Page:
inorganic materials, exposure to the weather is much
less serious than with organic felts. For an expected
use of not more than 4 years, no treatment is necessary.
Manufacturers of asbestos felts usually do not
recommend recoating asbestos-felt roofs at any time.
However, recoating of these roofs with asphalt
emulsion at a rate of 3 gallons per square, at intervals
of 4 or 5 years, will prolong their usefulness
On mineral-surface built-up roofs, exposed felts
are repaired by first removing all dust and dirt from
the exposed area and, in the case of asphalt roofs,
applying one thin coat of asphalt primer. When the
primer is dry, treat as described for exposed
bituminous coating. Coal-tar pitch roofs are treated
similarly, except that no primer is required before the
coal-tar pitch is applied.
On organic felt, smooth-surfaced built-up roofs,
repairs to exposed felts should be made as described
for those on mineral-surfaced roofs, except that 20 or
25 pounds of asphalt should be mopped per square and
the mineral surfacing omitted.
DISINTEGRATED FELTS. To repair felts
that have been exposed and partially disintegrated,
scrape off all surfacing material to at least 2 1/2 feet
beyond the area of disintegrated felts. Remove
disintegrated felt layers and replace them with new
1 5 - p o u n d , b i t u m i n o u s - s a t u r a t e d f e l t s o f
approximately the same size, mopped in place with hot
bitumen. Apply at least two additional layers of
15-pound saturated felt, mopped on with hot bitumen
and extending at least 12 inches beyond the area
covered by the replacement felts. Apply a pouring of
hot bitumen to the repaired area at a rate of 70 pounds
per square; and while hot, embed fresh gravel or slag
As mentioned earlier, asphalt and coal-tar pitch
are not compatible. Asphalt and asphalt-saturated felt
should always be used in the maintenance of asphalt
built-up roofs and coal-tar pitch and coal-tar saturated
felt in the maintenance of coal-tar pitch built-up roofs.
Galvanized-steel and aluminum roofing should be
inspected semiannually for holes, looseness,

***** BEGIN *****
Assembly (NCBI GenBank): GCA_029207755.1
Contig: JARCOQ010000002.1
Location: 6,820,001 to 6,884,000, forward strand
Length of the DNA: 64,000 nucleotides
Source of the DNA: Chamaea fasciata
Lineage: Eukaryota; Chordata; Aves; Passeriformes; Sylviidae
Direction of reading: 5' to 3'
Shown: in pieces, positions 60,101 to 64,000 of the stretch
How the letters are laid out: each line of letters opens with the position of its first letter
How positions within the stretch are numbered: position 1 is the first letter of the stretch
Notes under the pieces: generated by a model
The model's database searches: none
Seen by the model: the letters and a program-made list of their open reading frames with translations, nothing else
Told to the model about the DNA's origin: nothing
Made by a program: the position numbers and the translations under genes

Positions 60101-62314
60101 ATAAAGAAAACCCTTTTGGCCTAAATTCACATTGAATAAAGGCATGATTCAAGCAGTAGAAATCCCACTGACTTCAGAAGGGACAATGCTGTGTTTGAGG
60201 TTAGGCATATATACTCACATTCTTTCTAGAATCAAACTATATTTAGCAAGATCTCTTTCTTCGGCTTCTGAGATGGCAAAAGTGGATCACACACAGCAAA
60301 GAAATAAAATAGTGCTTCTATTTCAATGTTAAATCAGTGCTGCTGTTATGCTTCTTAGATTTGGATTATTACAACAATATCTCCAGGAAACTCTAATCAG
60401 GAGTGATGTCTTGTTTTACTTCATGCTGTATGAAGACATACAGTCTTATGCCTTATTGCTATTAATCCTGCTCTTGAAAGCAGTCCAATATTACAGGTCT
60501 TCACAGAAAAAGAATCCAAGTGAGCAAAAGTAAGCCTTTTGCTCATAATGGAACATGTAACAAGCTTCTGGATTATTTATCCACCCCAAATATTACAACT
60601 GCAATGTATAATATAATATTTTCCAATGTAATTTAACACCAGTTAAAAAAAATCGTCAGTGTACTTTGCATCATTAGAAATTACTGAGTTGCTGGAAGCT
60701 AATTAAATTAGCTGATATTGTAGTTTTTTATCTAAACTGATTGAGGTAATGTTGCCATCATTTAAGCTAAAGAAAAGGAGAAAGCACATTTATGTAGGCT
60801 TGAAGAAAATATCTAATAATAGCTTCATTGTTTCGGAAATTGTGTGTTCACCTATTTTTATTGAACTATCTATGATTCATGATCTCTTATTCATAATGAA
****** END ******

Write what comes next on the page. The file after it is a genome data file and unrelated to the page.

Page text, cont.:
punctures, broken seams, inadequate side and end laps,
inadequate expansion joints, rust or corrosion, and
damage resulting from contact of dissimilar metals.
Because the different metal roofing materials
normally require different preventive maintenance,
they are considered separately in this manual.
However, copper, terne, and aluminum roofs have one
thing in common. When they have been well applied
and adequately maintained, reroofing is seldom
G A L V A N I Z E D - S T E E L
R O O F I N G .
Corrugated, galvanized roofing is the lowest in cost of
all types of metal roofing; and when properly applied
and maintained, it renders satisfactory service. This
type of galvanized roofing is used most frequently on
warehouses and sheds. It is representative of the
galvanized-metal roofings. The most frequent causes
of failure in galvanized roofs are improper application
and lack of maintenance painting. Leaks at seams and
fasteners are evidence of improper application.
Inadequate laps in galvanized-steel roofing may
be repaired by caulking or, in severe cases where
caulking is not possible, by covering the laps with a
membrane, such as asphalt-saturated cotton fabric or
lightweight, smooth-surfaced roll roofing. When
making repairs, the procedure requires that you adhere
to the following steps:
1. Apply an asphalt roof coating to the seams in
strips approximately 6 inches wide. Use approximately
1 gallon of coating material to 80 linear feet of seam.
2. Cut the roll roofing or saturated fabric into
4-inch strips approximately 12 feet long. Embed the
membrane strip in the asphalt roof coating, pressing it
firmly into the coating until it lies flat without wrinkles
or buckles; the center of the strip must be directly over
the exposed edge of the roofing.
3. Then apply another coating directly over the
membrane strip so that the membrane is completely
covered and the first and second coatings are
Roof coating materials vary considerably in
consistency, composition, and setting time. In some
cases, it may be desirable to allow the first coating to
become tacky before applying the membrane material
or to allow the first coating with the membrane
embedded in it to remain for some time before
applying the second coating.
You should realize that repairs of this kind cannot
be expected to last as long as the galvanized sheets.
Seams treated by this method should be maintained by
recoating them periodically with an asphalt coating of
the type used in the original treatment. [n warm humid
locations, recoating will probably be necessary after